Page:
Brain surface

r norman rsn_ at _comcast.net
Wed Nov 17 22:25:02 EST 2004


On Thu, 18 Nov 2004 11:22:41 +1100, Matthew Kirkcaldie
<m.kirkcaldie at removethis.unsw.edu.au> wrote:

>In article <CNmdnVIaJq9AJwbcRVn-hw at giganews.com>,
> "MZ" <zarellam at removetwcny.rr.comspam> wrote:
>
>> > There's no proven
>> > causal chain between, say, a neuron firing more actively and a change in
>> > the amount of oxygenated blood flowing through the nearest capillary.
>> 
>> Neurovascular coupling has been demonstrated quite thoroughly by Grinvald's
>> group (among others), I believe.  I have Villringer and Dirnagl (1995)
>> written down.  May be time to review it.
>
>Yes, I forgot I was taking a shot at optical imaging as well!  As I 
>mentioned, this is not my area of expertise.  That article looks 
>interesting but isn't accessible at my institution, which is a shame.  
>Can you recommend any others?
>
>When I say "causal chain", I mean a chain of cellular events which start 
>with increased numbers of action potentials, and specify how that causes 
>vasodilatation. Is that elucidated?  What's the messenger that dilates 
>capillaries?  What secretes it?  Under what conditions is it secreted?
>
>> > 2. As far as I know, the mechanism by which blood flow is altered is not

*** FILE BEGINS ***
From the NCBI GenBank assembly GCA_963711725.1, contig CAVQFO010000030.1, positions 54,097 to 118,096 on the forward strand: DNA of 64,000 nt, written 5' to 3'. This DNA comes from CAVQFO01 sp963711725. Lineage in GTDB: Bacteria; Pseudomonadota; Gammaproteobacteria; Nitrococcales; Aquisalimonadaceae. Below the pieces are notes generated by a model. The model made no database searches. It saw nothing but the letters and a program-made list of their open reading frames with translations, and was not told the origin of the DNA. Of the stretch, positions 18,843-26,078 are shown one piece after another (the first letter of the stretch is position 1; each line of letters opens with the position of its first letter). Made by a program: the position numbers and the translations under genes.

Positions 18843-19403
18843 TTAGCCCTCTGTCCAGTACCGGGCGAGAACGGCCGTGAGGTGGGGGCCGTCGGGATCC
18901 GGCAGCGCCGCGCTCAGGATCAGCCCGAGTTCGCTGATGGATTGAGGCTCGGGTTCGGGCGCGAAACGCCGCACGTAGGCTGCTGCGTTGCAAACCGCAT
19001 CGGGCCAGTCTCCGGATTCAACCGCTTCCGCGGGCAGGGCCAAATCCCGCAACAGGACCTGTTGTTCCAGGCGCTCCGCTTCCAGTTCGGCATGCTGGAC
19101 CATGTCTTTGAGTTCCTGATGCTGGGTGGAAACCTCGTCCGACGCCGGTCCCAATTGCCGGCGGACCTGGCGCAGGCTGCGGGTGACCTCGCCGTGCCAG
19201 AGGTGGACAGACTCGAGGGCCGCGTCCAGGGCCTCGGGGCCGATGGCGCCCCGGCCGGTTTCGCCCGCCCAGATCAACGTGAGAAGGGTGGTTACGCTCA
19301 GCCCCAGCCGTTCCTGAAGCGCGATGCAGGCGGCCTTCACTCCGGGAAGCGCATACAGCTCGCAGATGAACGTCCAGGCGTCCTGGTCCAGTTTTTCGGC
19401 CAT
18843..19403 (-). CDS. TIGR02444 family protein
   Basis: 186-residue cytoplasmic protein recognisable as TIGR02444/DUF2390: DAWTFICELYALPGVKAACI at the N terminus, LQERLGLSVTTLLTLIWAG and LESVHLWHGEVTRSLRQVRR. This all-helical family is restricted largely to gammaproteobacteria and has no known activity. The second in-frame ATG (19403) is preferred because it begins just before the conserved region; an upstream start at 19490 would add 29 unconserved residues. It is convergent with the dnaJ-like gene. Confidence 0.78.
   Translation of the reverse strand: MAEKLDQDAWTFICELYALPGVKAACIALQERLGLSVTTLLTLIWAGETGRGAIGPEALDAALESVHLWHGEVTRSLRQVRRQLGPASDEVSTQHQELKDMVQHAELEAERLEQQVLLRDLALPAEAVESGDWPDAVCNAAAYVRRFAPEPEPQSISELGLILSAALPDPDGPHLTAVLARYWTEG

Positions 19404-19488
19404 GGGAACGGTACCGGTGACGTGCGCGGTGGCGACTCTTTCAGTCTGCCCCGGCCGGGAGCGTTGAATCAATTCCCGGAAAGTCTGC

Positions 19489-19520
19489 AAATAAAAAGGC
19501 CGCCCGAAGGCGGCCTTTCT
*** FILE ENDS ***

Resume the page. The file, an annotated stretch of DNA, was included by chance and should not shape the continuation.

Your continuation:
>> > understood. It is likely to be strongly mediated by astrocytes, whose
>> > processes wrap brain capillaries in continuous sheaths, and hence would
>> > be controlled by glial cells, rather than neurons.  Hence it seems
>> > likely that the needs of glia are more relevant to fMRI than the
>> > activity of neurons directly.
>> 
>> I think it's been shown that action potential propagation and synaptic
>> transmission require the bulk of the ATP available and are therefore
>> responsible for the hemodynamic signal.
>
>Action potentials using up the bulk of ATP doesn't automatically mean 
>that they will cause a change in the blood flow, of course - it may 
>involve mobilisation of internal energy stores, etc. depending on the 
>type or duration of activity.
>
<snip>

The traditional mediators of increased local circulation include
"metabolites" like decreased pO2, increased pCO2,  increased
extracellular [K+] and adenosine. Any number of cellular metabolic
processes produce the first two: nerve activity resulting in increased
Na/K pump activity is certainly a leading candidate.  The same nerve
activity will also increase K+.  These factors would readily diffuse
over distances up to 1 mm.  The pO2 and pCO2 changes would readily
cross glial cells, probably a pH change could also, although the
astrocytes may shield arterioles from K+ changes.  However, you could
easily imagine that whatever metabolic effect controls arteriolar
dilation would be something that the astrocytes were adapted to pass
through rather than shield.

Using up ATP most definitely does mean a change in the metabolic rate
of the cells -- the oxygen consumption -- since brain ATP is
essentially produced completely by aerobic metabolism.  Even if the
energy is derived from local stores, you still need oxygen and that
means blood flow.







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